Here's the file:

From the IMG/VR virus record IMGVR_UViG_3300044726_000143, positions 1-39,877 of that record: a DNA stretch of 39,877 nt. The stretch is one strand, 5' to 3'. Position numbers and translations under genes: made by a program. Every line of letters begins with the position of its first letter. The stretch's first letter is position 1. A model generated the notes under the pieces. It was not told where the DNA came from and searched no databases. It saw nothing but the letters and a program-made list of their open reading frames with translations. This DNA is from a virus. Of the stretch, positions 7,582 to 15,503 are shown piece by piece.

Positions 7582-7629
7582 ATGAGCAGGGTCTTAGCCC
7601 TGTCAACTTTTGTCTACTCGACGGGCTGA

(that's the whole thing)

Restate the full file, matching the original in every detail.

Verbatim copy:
From the IMG/VR virus record IMGVR_UViG_3300044726_000143, positions 1-39,877 of that record: a DNA stretch of 39,877 nt. The stretch is one strand, 5' to 3'. Position numbers and translations under genes: made by a program. Every line of letters begins with the position of its first letter. The stretch's first letter is position 1. A model generated the notes under the pieces. It was not told where the DNA came from and searched no databases. It saw nothing but the letters and a program-made list of their open reading frames with translations. This DNA is from a virus. Of the stretch, positions 7,582 to 15,503 are shown piece by piece.

Positions 7582-7629
7582 ATGAGCAGGGTCTTAGCCC
7601 TGTCAACTTTTGTCTACTCGACGGGCTGA